At the south end we sailed up the Lofu River, having taken sixteen days from Eavala Island. The river, which drains the great valley, was nearly blocked up by sud. Numerous hippopotami gave us to understand we were interlopers by raising their enormous heads uncomfortably near the boat. Ugly crocodiles, in large numbers, slid off the sandbanks as we drew near. Storks, cranes, ibis, cormorants, and egrets adorned every creek, whilst thousands of wild geese and duck of many kinds stood closely packed together on the mud-flats; never having been shot at, they took no notice of us until we passed within a few yards of where they stood. It was fortunate for us they lived here in such numbers, as eventually they became our food-supply during famine. We were now amongst the Walungu, who owned nearly the whole of the southern end of the lake. Formerly a numerous tribe, at this time they were a scattered people, exposed to the Arab raids on one hand and to the fierce Awemba on the other… Small groups of villages were built on the floating sud, which was banked in mid-stream, forming small islands, thus affording protection from enemies on the mainland. They were naturally suspicious; only one old fisherman ventured to paddle out to sell fish, but of course he was in reality spying on us. He said that the whole country was at war, and that we were not safe from attack anywhere up the river. A mile or two ahead a broad valley opened out, on which could be seen several villages surrounded by stockades. Near this we formed a permanent camp, and prepared ground on which to lay the keel of the S.S. Good News, which was expected to arrive at any time.
We had not long to wait; for whilst sitting at breakfast, a stranger suddenly appeared in our camp, and without form or ceremony introduced himself as “Lieut. Pulley, of her Majesty’s Navy.” He had accompanied Mr. Fred Moir from Lake Nyasa with the first consignment of our vessel. In a few days we were surrounded with steel frames, keel-plates, tools, etc. The cheerful society of these strangers acted as a tonic. They told us of their exciting journey across country, of war on the Shire River, where, unfortunately, brass bearings had been cut out of our cylinders, brass steam-cocks chopped off to make ornaments, angle-irons bent double, and rod-iron stolen to make spears. Chapter after chapter of such misfortunes to our vessel followed in succession, until one wondered which end of the ship to attempt to construct first.
The most amusing of all was to find that the great iron rudder could not be traced. It must be borne in mind into what a multitude of pieces a steam vessel has to be divided in order to permit of its being carried by porters; also that the whole had to pass up the Zambezi and Shire Rivers in barges, then through the Shire Highlands and up Lake Nyasa, and finally across the Plateau to Tanganyika, a journey of nearly 1000 miles. War against the white man was raging at the time, and these thousands of loads of metal presented great temptation to the half-savage tribes through whose country they were transported by the African Lakes Corporation. The departure of Hore for Zanzibar left but three of us to build the vessel. It was slow work. Those thousands of rivets haunted my dreams. Fever was sapping our constitutions, and the task at times seemed too great. Day by day plate was added to plate; but, as the structure neared completion, it was obvious to me that one more of my comrades would not long survive the physical strain of such hard work and fever combined.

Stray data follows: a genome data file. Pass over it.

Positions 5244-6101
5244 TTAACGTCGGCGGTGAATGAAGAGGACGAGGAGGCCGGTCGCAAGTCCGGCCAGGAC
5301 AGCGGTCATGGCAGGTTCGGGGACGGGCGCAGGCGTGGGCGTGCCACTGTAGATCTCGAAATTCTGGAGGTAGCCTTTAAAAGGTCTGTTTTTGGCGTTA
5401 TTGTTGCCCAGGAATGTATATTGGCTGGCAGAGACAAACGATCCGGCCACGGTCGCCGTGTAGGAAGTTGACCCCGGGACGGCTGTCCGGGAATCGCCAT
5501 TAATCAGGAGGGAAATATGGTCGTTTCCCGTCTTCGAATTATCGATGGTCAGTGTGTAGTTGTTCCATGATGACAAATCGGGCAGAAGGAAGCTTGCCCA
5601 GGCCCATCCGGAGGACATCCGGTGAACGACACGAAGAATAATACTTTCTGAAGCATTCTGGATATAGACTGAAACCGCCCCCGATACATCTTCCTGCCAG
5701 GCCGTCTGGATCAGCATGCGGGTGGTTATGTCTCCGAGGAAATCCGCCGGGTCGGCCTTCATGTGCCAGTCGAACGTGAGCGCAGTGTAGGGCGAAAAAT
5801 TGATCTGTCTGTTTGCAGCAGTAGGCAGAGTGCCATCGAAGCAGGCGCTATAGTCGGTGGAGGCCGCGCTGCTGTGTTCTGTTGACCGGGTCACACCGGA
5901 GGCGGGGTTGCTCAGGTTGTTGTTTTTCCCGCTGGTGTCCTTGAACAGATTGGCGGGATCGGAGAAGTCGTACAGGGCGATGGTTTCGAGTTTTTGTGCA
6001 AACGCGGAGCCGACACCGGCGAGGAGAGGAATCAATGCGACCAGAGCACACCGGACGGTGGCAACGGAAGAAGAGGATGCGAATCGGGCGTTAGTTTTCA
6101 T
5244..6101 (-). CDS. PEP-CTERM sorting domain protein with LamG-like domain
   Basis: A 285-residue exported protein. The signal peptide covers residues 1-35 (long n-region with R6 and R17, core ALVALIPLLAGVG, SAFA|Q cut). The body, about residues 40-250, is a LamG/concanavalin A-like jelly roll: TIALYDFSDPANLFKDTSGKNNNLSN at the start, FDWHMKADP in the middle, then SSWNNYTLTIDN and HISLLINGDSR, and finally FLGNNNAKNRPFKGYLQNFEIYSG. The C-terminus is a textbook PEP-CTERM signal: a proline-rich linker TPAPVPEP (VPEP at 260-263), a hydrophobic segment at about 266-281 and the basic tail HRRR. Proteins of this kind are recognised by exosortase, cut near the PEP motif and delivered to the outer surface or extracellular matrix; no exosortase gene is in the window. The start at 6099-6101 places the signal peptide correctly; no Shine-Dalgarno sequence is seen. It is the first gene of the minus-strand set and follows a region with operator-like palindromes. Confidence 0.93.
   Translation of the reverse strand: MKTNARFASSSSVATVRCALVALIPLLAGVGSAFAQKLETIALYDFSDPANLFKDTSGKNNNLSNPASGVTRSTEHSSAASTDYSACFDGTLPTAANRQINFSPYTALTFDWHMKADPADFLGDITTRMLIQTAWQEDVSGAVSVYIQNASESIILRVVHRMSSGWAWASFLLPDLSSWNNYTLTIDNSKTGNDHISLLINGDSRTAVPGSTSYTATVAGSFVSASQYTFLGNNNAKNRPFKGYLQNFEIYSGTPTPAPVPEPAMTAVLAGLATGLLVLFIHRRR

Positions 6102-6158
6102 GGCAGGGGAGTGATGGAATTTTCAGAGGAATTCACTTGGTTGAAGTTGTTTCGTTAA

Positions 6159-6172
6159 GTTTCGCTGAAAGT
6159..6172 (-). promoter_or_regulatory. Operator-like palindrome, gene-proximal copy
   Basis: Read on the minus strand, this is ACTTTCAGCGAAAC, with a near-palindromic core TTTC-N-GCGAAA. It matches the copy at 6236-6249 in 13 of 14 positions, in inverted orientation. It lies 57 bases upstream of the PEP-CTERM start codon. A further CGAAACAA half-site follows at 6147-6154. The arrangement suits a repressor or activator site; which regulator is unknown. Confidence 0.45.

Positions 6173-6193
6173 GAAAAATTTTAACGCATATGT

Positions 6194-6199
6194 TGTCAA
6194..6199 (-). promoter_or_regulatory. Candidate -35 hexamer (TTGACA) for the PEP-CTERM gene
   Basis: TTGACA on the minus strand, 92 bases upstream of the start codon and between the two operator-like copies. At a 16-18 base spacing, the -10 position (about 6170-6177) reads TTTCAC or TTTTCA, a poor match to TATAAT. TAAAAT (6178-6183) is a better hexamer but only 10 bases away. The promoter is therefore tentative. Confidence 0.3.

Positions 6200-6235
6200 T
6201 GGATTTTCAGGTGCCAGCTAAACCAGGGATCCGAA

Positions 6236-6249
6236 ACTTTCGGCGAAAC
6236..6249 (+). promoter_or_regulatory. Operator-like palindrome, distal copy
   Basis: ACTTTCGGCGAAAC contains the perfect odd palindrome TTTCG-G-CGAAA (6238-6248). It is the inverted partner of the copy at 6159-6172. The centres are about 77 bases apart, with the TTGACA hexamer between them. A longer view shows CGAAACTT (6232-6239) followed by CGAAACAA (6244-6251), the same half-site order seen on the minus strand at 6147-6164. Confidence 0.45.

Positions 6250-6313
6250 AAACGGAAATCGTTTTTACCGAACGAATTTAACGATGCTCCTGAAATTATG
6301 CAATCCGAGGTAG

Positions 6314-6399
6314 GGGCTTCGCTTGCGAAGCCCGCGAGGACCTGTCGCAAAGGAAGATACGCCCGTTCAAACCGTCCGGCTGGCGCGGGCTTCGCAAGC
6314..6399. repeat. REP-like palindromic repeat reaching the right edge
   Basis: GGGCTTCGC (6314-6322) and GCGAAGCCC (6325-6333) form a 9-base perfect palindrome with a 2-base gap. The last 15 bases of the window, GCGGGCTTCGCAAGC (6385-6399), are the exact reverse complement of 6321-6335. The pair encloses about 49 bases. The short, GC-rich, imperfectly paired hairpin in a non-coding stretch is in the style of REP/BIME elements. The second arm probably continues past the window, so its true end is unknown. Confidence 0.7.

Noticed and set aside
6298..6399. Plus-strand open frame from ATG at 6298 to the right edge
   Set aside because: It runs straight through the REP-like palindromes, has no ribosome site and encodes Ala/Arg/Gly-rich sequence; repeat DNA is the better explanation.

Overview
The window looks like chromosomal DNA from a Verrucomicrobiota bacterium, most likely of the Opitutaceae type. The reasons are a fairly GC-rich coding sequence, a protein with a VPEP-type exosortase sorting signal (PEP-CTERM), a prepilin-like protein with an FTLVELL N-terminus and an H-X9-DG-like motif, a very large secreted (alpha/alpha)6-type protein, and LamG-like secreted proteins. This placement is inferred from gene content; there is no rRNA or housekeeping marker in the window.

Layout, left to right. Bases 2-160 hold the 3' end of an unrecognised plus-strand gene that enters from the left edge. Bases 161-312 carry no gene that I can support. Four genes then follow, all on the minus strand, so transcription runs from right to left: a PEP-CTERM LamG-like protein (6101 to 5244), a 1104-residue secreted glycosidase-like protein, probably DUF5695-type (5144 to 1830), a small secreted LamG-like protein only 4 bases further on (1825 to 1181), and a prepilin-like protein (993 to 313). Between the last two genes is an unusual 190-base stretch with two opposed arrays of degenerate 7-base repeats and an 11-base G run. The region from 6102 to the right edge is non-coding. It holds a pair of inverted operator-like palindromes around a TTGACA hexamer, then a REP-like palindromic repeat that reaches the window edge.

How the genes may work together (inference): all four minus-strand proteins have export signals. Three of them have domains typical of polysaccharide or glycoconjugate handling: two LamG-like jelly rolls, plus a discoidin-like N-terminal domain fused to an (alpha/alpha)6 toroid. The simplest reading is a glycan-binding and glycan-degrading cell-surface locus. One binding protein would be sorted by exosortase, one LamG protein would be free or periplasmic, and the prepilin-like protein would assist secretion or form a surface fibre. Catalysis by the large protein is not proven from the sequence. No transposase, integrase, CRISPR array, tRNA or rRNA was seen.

News had also come to us (not long indeed before his arrival on the scene) of a very valuable accession to our staff in the shape of an engineer, Mr. Roxburgh, whose services were to be specially devoted to the erection of the Good News. When we arrived at the south end of the lake in July, and were looking for the Walungu, we were also looking for the African Lakes Company; we almost expected, from what we had heard, to find a station erected—at least we expected to see, or hear of, an extensive expedition bringing us the material of the Good News. No sign or news of any such were to be obtained, and at once on settling on our site parties of messengers were despatched Nyassa-wards to inquire after them, but still no news.
On 29th September our settlement was all astir with the cry, “A white man is coming,” and in a few minutes he appeared, in the shape of Lieutenant Pulley, R.N., who had accompanied Mr. F. Moir from Nyassa, and on reaching the lake near Niumkorlo had followed the coast round and thus found us here. Mr. Roxburgh was with them, and the loads they were conveying were coming along by relays. This was on Saturday night… Mr. Roxburgh soon made himself at home with us; he had had a long and trying journey of many shifts and changes, and had already done a lot of work in looking after the goods and vastly accelerating their arrival to us. On 21st October the first two pieces of keel were laid—the Good News was commenced.
And for the next sixteen months, except for the intervals, alas, in which we were waiting for materials, the wild banks of the Lofu River resounded to the noise of the anvil and riveting, as the skeleton, and then the shell, of the vessel slowly rose into shape. Three weeks sufficed for all that could be done with the materials now on hand, and Mr. Roxburgh sailed with me on a voyage to Uguha and Ujiji. And so the whole year was spent in voyages and spells of shipbuilding as materials arrived. And all through the stay in the Lofu River we were gradually laying the foundation of eventual Christian teaching amongst the people by making their acquaintance and making known our errand, while our native sailors and workmen and two or three Uguha boys were serving a sort of apprenticeship to civilisation and industrial work which has resulted in many able helpers on our stations and boats ever since.
The shell of the vessel was now rapidly coming into shape. Everybody took part in the riveting; but Mr. Roxburgh, whose whole time was devoted to it, had the hardest and most continued manual labour, resulting in the best of work upon our vessel, but, sadly to him, in the eventual failure of his health and strength.